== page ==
You Get Happiness When You Give It To Others

As in the past, about a thousand respondents in 150 countries were asked to evaluate on a scale of 1 to 10 as to how happy they are with life currently

As earlier, this year’s World Happiness Report, WHR ( 2023) has been  prepared for  the UN Sustainable Development Solutions Network by a team of eminent economists led by Jeffrey Sachs . It ranks countries on the basis of levels of happiness which their people have been able to achieve.  A cursory look at the rankings   reveals a pattern: with a few exceptions, the further north a country is from the equator, the higher is likely to be its rating. 

Thus the Nordic and Scandinavian countries score   very high on the happiness index as do countries in Western Europe and O.E.C.D. This would be fine if the ratings were on development.  But can we equate development with happiness? 

As in the past, about a thousand respondents in 150 countries were asked to evaluate on a scale of 1 to 10 as to how happy they are with life currently. The scores of three years- 2020, 2021 and 2022 were then averaged out to determine the level of happiness in a country. 

Finland has emerged as the happiest country in the world for the sixth year in a row. It is closely followed by Denmark, Iceland, Netherlands, Luxembourg and Switzerland. The U.S., U.K. and Australia all make it into the top twenty. Strife torn Lebanon and Afghanistan are at the bottom. India is at 126, behind the failed state of Pakistan at 108 and bankrupt Sri Lanka struggling with food riots, at 112! 

The rankings appear flawed for a number of reasons. First, can the level of happiness in a country be gauged from a sample size of 1000 respondents? Imagine attempting this for India, a country with a culturally diverse  population of 1.4 billion speaking 447 languages.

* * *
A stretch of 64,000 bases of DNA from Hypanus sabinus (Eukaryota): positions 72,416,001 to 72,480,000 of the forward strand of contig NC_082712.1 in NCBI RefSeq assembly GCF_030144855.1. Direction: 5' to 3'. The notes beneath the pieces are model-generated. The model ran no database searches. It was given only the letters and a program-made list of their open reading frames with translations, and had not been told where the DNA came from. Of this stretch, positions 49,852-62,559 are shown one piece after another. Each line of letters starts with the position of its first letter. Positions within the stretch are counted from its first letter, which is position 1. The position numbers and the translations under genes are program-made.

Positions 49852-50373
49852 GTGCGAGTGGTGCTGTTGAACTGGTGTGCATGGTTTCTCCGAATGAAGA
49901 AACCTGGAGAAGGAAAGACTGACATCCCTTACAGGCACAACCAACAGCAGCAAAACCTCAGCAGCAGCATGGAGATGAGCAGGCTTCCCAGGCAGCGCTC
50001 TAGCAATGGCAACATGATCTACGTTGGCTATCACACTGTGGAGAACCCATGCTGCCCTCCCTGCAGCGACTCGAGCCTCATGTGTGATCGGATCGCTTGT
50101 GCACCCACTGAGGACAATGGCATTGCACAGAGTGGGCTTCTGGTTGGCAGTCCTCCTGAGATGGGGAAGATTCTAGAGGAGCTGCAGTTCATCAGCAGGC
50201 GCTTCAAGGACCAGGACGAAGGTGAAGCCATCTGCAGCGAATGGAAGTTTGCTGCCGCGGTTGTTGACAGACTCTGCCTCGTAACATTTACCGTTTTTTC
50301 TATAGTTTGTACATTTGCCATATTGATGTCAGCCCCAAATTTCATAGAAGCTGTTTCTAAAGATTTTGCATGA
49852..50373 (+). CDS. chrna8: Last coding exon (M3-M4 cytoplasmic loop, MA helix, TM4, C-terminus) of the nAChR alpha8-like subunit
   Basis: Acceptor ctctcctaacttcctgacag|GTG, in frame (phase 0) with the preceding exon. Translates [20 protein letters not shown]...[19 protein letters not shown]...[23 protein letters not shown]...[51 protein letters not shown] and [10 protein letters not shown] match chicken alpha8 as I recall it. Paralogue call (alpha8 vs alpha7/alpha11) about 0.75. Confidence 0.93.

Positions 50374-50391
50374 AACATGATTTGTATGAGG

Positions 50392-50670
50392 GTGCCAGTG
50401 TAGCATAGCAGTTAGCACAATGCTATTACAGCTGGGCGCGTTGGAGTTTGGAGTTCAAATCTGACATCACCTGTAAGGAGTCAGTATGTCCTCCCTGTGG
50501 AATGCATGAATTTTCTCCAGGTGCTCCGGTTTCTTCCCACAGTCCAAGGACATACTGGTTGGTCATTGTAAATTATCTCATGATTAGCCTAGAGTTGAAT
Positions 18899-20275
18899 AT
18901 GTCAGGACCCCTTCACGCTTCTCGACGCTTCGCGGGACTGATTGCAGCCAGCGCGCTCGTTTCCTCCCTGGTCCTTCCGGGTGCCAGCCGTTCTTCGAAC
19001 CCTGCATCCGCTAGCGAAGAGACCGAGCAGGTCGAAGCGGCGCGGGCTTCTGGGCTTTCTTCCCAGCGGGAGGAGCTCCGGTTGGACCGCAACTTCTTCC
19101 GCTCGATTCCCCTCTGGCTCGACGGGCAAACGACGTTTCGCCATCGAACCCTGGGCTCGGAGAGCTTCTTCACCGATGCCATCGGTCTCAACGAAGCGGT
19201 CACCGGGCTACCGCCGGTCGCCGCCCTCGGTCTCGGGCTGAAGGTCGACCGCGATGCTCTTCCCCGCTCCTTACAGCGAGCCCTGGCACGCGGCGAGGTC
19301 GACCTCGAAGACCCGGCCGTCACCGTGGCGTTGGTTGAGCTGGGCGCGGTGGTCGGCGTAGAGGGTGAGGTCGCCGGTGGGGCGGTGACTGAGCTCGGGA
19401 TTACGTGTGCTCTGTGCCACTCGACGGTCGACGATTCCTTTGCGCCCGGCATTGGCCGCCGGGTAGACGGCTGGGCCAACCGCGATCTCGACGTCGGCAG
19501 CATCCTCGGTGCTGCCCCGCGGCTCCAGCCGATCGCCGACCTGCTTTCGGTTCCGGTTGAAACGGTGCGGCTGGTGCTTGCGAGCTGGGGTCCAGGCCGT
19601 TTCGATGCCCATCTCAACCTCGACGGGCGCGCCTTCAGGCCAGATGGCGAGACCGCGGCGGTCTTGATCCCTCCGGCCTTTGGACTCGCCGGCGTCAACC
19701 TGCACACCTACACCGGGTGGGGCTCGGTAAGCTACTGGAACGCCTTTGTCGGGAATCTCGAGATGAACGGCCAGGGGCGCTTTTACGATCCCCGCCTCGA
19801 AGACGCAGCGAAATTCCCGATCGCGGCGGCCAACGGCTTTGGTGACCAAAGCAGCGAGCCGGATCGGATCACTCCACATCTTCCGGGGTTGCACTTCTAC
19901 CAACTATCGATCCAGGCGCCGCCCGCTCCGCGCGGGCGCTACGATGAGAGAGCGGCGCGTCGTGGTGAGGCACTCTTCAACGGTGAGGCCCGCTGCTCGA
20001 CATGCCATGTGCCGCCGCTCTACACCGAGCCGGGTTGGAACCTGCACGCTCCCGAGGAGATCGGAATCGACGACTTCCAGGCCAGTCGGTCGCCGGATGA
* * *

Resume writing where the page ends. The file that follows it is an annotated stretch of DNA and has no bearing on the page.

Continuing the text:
Second, the report is perhaps a notch too simplistic in attempting to explain happiness levels by scores under six parameters - namely,    per capita GDP, life expectancy, social support in times of need, freedom of choice to pursue life’s   goals, generosity, and corruption. Good scores under these parameters   may well reflect a high level of economic development in a country and lay the foundation for happiness for individuals; but nothing beyond. After that, the quest is individual  

Vivek Murthy, the U.S. Surgeon –General, has pointed out that loneliness, a disease leading to alienation, anxiety and depression, has reached epidemic proportions in the U.S. (ranked 20th in WHR2023). Fifty percent of adults in that country suffer from this disease exposing them to a 29 per cent increased risk of heart disease, a 32 per cent increased risk of stroke and a 50 per cent increased risk of developing dementia.  

In Sweden (ranked 6th) the suicide rate at 10 per lakh is double of that in traditional societies such as Peru (ranked 75th) and Ghana (ranked 107th).  These statistics hardly reflect happiness. People in traditional societies, on the contrary, especially in India, are bound by strong family and friendship ties, more conducive to creating social connect and happiness. 

The goal of life, Aristotle pointed out, is indeed to find happiness; but this endeavour is always personal and the journey, internal.  According to our own wisdom traditions we may find it in pursuing our dharma- a layered, flexible concept that enables each individual to travel on their own journey in search of truth. That is why it has survived thousands of years. 

We may find it in pursuing excellence as an in itself or in performing our duties in a detached way without obsessing about results. Some of us may find it in meditation or in controlling our desires and practicing moderation, knowing that we can never have resources to satisfy all our wants. Life may also teach us – as Covid did recently- that when devastation or misfortune strikes and we lose our loved ones, we may just find our dharma in accepting events as they unfold- and move on.  

The report however is dead right in one important respect- in its emphasis on giving. More than sixty years ago on a school trip to a village near Delhi, in reply to a question,   the eminent Gandhian Vinoba Bhave told me “you get happiness, when you give it to others.” 

Poor people near the equator have as much of a chance at finding it as rich people living away from it.  

Tags assigned to this article:
happy people Joy of life wellbeing


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